Battersea Power Station is one of London’s most iconic landmarks and an unforgettable presence on the capital’s skyline. The building is a twentieth-century feat of architecture and engineering and a favourite icon of popular culture – it featured in the 2012 Olympic closing ceremony and was visited by over 38,000 people as part of London’s Open House weekend in September 2013.
The complex was the collaboration between renowned London architects J. Theo Halliday and Sir Giles Gilbert Scott, the latter also being the creator of the city’s iconic red telephone boxes.
Of particular note are Halliday’s overall “four square” arrangement and Scott’s “streamlining” of the exterior and the stepped chimney pedestals. The building’s sleek exterior design, Art Deco interiors, and the engineering achievements of its turbine and heating systems are a testament to its extraordinary significance.
A ten-year relationship
Battersea Power Station was first included on the Watch in 2004. Ten years on, it was still a building at risk. No substantive repair works had been carried out since 1983, and in 2007 the power station was upgraded to Grade II* status on account of its powerful architectural and historic significance an.d the degree of loss the building has suffered.
Located within a desirable location, the building and its surroundings faced redevelopment with a shops planned for its lower floors and offices and residential units housed above the power station. Advocates were concerned that the plans did not adequately protect the iconic chimneys and the important views of the power station’s silhouette
In 2005 the reinforced concrete chimneys were declared to be beyond repair, despite an engineering report funded by the Battersea Power Station Company and WMF Britain which found no evidence that the chimneys had to be demolished. The dismantling of the historic chimneys began in August 2014, and their rebuilding started in May 2015.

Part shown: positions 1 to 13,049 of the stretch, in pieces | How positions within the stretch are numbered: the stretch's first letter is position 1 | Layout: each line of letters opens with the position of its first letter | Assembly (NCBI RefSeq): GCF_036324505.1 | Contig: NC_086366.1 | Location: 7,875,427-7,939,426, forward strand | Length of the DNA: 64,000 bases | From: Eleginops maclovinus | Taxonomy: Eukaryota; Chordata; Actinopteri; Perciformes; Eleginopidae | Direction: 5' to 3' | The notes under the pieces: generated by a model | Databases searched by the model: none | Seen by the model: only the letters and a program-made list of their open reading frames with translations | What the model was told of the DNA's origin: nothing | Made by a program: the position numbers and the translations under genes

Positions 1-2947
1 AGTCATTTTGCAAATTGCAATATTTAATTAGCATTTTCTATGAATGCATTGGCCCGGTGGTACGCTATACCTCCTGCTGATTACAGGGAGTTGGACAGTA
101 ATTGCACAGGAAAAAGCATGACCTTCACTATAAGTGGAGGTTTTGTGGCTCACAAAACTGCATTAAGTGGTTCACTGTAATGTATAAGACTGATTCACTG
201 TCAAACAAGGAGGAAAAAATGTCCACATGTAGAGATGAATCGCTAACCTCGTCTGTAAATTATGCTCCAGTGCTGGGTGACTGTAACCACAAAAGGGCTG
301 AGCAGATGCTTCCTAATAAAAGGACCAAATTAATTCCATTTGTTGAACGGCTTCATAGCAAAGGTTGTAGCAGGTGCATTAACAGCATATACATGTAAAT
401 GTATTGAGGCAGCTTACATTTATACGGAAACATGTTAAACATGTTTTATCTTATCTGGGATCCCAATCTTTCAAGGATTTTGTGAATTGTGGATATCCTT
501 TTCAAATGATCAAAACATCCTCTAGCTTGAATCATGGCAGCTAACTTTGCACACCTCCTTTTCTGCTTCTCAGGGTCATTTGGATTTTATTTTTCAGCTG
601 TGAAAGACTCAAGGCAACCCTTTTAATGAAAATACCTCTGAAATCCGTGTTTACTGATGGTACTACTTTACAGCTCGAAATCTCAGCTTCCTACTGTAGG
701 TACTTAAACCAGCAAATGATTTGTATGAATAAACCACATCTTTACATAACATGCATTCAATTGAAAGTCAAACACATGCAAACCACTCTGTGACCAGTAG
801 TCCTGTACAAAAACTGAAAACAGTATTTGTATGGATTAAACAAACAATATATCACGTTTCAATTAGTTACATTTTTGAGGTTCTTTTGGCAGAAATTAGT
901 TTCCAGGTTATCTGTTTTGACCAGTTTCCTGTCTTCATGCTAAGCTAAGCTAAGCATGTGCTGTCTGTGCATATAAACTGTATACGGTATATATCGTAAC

Since The Watch
WMF has kept the spotlight on current redevelopment plans for the power station site and the impact existing proposals will have on the future of this heritage asset. The rebuilding of Battersea’s iconic chimneys has been the focus of much media attention. WMF’s renewed focus on the site supports the campaign to ensure that these icons are rebuilt and the famous South London skyline is reinstated as soon as possible.
In 2014, American Express supported the creation of a documentary film in collaboration with Spectacle Productions and the Battersea Power Station Community Group to further the awareness of Battersea Power Station and its preservation challenges. Battersea Power Station: Selling an Icon details the building’s historic and cultural significance, its present-day part in one of the largest redevelopment projects in London, and the controversial debate that has arisen around the site’s future. To celebrate the release of the documentary, an event was held in October 2015 to launch the film and bring together the community of supporters who are vested in securing the site’s future.
Watch Day was celebrated in September 2014 with an architectural walking tour of sites around the complex, led by knowledgeable guides. Discussion of waterfront issues, such as riverside development, culminated in a talk on the challenges facing Battersea Power Station.